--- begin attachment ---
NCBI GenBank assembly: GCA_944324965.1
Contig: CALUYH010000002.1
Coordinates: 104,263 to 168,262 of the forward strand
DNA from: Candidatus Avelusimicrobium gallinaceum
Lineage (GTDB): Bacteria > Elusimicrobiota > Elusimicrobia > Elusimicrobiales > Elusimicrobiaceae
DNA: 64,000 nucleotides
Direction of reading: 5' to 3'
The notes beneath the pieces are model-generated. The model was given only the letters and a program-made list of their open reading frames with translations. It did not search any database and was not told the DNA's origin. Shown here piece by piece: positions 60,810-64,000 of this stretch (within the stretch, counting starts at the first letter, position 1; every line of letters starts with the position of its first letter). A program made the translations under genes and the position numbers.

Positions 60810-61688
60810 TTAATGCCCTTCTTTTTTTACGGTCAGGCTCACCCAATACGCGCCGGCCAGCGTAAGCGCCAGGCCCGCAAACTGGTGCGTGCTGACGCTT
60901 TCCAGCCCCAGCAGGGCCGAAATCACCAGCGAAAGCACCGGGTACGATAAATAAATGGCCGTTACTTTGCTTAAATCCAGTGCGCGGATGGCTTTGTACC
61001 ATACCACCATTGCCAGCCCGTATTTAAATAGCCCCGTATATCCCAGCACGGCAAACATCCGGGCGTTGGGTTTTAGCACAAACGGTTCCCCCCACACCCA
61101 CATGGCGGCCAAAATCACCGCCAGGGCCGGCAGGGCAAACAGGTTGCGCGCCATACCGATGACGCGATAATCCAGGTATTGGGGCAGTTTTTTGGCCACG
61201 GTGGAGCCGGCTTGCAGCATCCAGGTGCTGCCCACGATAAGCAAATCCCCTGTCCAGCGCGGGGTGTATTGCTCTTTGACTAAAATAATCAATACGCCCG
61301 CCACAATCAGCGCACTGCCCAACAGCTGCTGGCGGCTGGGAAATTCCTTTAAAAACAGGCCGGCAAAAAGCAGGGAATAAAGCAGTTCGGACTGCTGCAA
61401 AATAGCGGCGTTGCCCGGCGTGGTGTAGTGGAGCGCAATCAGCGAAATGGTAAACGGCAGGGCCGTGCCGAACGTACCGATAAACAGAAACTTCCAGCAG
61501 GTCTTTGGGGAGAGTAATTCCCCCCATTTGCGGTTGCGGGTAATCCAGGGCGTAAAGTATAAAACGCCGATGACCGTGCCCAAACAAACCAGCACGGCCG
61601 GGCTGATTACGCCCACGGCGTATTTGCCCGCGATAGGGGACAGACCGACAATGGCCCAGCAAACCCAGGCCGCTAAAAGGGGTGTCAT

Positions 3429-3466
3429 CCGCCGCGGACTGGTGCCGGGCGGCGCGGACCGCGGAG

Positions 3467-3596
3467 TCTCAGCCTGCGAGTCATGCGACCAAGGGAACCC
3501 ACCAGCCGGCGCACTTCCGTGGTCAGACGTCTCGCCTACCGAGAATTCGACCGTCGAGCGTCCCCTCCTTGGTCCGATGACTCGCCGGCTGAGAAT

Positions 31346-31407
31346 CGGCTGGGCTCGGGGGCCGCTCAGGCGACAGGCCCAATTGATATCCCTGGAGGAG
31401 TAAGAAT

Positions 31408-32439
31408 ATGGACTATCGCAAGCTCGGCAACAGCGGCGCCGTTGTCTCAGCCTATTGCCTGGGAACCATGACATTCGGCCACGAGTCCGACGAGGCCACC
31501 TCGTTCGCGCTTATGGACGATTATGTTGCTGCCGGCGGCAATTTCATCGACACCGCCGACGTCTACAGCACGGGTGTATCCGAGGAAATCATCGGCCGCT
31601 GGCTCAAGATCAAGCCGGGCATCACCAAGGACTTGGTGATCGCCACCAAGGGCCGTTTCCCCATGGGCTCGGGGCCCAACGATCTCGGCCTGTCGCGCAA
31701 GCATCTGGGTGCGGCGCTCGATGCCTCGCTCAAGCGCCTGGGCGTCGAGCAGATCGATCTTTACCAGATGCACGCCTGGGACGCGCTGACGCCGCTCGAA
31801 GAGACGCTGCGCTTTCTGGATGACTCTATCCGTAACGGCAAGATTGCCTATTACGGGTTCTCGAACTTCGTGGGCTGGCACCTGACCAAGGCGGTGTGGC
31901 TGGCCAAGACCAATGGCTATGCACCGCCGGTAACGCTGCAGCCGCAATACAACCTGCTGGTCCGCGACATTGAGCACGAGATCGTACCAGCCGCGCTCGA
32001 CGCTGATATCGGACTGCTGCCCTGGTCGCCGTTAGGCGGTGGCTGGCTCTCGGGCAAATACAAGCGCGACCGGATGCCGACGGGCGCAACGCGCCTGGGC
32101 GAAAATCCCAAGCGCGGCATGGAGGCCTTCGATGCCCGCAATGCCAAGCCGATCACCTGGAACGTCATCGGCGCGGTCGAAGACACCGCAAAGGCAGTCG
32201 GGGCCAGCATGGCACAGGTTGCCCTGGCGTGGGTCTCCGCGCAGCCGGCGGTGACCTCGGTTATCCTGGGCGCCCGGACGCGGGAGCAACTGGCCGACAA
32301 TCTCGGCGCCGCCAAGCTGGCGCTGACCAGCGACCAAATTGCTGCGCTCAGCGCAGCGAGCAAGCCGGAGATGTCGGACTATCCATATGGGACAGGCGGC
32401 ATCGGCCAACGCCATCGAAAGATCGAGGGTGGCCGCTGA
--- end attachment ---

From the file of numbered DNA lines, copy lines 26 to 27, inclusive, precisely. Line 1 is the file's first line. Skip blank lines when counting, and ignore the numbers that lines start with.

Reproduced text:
31401 TAAGAAT

Positions 31408-32439